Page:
By Kaplan, David A.
Newsweek , Vol. 129, No. 3
You've rented the videos, bought the toys, compared your boss to Darth Vader. Now, 20 years later, go back to the theater. `Star Wars' strikes back.
IT WAS A REVIVAL IN MORE THAN the movie sense. One night last week at the Gotham Cinema in Manhattan, several hundred fans gathered for a sneak preview of a movie they'd collectively seen thousands of times before on video. When the lights went down and "Star Wars" began to roll, the congregation of mostly twenty somethings cheered in delight. Behold that unforgettable opening shot of the Rebel Blockade Runner being pursued by the monstrous Imperial Star Destroyer! The score was a hymn, the plot a parable, and everybody in the audience mouthed the lines before they were actually spoken. ("When I left you, I was but the learner," Darth Vader tells Obi-Wan Kenobi in a pivotal scene. "Now I am the master!" Pretty memorable, eh?) But when the name of writer-director George Lucas appeared in the credits, people yelled the loudest. In the men s room during a break, one fellow with two earrings turned to a total stranger and exclaimed, "God, this is spiritual, isn't it?"
Get ready for this sort of stuff at a cineplex near you. Beginning Jan. 31, "Star Wars" is returning to theaters, 20 years after its release. Its two sequels, "The Empire Srikes Back" and "Return of the Jedi," will open in February and March. All will have sprucedup prints and some new digital surprises. But it's not that the movies ever really left. Videocassette versions, best-selling Bantam novels, fan clubs, collectibles, at least 963 sites on the World Wide Web, an incredible $4 billion in merchandising sales--they're part of an industry and a cult. The appeal depends on the fan. It;s a classic fairy tale about good and evil, evoking old-time mythology with futuristic intergalactic cavalries. It has religious, paternal and political overtones. "Everyone has an opinion," Lucas told NEWSWEEK. Maybe, he says, because it's about "universal themes like friendship, loyalty, morality." Or it's an "adrenalin rush." Or, most simply, because it's a ton of campy, corny fun, which is more than can be said for the cynical drivel coming out of Hollywood these days.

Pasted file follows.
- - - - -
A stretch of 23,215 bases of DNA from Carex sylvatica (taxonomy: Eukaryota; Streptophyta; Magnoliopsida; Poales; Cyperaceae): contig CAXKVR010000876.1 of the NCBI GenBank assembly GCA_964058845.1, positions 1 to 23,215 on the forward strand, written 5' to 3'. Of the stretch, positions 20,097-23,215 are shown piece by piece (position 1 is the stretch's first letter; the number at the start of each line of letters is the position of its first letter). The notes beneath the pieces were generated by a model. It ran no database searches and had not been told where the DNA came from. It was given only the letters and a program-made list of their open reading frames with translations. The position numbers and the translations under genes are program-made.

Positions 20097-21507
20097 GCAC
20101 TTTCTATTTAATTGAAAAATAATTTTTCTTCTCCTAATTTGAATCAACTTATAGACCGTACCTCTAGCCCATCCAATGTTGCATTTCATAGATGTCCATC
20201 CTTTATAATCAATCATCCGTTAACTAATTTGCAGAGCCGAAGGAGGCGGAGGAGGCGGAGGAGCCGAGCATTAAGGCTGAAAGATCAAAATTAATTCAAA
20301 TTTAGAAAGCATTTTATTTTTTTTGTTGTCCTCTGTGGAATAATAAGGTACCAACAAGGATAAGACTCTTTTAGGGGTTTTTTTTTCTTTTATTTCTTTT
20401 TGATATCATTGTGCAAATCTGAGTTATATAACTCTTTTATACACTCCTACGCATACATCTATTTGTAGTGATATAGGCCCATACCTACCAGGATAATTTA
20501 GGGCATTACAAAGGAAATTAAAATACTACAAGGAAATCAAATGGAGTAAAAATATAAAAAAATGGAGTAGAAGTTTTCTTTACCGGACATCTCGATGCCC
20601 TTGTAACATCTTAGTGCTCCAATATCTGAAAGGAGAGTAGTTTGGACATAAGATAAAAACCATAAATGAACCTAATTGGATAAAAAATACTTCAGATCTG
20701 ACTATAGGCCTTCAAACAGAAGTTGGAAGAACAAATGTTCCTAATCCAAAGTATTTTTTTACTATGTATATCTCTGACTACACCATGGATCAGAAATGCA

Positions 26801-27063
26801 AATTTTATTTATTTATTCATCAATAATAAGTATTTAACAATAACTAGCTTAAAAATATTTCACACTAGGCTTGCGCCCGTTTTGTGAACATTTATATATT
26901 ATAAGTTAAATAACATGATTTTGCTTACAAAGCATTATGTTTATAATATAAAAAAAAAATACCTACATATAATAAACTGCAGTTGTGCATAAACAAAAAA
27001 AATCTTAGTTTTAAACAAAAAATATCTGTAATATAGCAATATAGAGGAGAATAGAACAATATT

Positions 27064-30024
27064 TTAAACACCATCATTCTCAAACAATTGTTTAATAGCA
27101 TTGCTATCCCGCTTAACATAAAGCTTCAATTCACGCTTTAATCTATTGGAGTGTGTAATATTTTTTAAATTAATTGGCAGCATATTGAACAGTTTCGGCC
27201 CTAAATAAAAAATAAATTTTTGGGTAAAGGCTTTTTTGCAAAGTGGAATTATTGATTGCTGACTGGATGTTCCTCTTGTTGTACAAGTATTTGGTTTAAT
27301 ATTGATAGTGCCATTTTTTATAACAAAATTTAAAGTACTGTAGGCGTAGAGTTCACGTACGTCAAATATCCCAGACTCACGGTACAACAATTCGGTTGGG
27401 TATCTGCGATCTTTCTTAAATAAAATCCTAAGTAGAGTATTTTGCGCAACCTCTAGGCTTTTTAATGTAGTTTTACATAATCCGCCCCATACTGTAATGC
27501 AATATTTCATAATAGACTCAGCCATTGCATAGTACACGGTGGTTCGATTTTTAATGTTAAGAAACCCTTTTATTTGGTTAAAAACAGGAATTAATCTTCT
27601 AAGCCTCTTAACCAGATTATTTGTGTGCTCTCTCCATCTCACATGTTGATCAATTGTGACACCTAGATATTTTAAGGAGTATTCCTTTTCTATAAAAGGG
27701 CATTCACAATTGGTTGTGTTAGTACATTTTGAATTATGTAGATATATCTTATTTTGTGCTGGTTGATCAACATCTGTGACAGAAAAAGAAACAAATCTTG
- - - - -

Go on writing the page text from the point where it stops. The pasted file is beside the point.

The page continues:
The triumph of "Star Wars" Isn't bad for a movie that almost didn't get made. (Or a story that a New York Times critic said "could be written on the head of a pin and still leave room for the Bible.") Studios shunned it. Lucas himself, over the course of three years, couldn't settle on a script; one version was only about robots (which is what critics said anyway of Mark Hamill's performance as Luke when the film came out). Finally, Alan Ladd Jr. at Twentieth Century Fox paid Lucas $15,000 to do a screenplay and then committed $10 million to make it--more out of loyalty to a young Lucas than faith that the movie, without any big stars, would sell. Lucas and his close friend Steven Spielberg had a bet over how it would do Lucas took the low number.
Now "Star Wars" is part of the culture. The Smithsonian next fall will open a big exhibition on the mythology and social themes of "Star Wars." Bartlett's credits the movie with adding "evil empire" to the lexicon; "Darth Vader" is the personification of evil, and journalists love him: in 20 years he's appeared in the lead paragraph of 1,239 articles (including 21 times in NEWSWEEK). An episode of "Friends" features David Schwimmer fantasizing about Carrie Fisher's Princess Leia; this season, Brooke Shields was called "tall as a Wookiee" on her TV show. (Same eyebrows, too.) James Earl Jones, who gave Vader his immortal voice, is now omnipresent as the bass embodiment of CNN. (Lucas considered Orson Welles but thought his voice too recognizable. Jones polished off the "Star Wars" voice-over in three hours. "I was offered a day's work," Jones says, "and I got paid a day's wage.")
When "Star Wars" opened, just before Memorial Day 1977, it obliterated box-office records. People waited in lines for up to six hours to watch Luke Skywalker fight Darth Vader in an epic comic-book adventure. …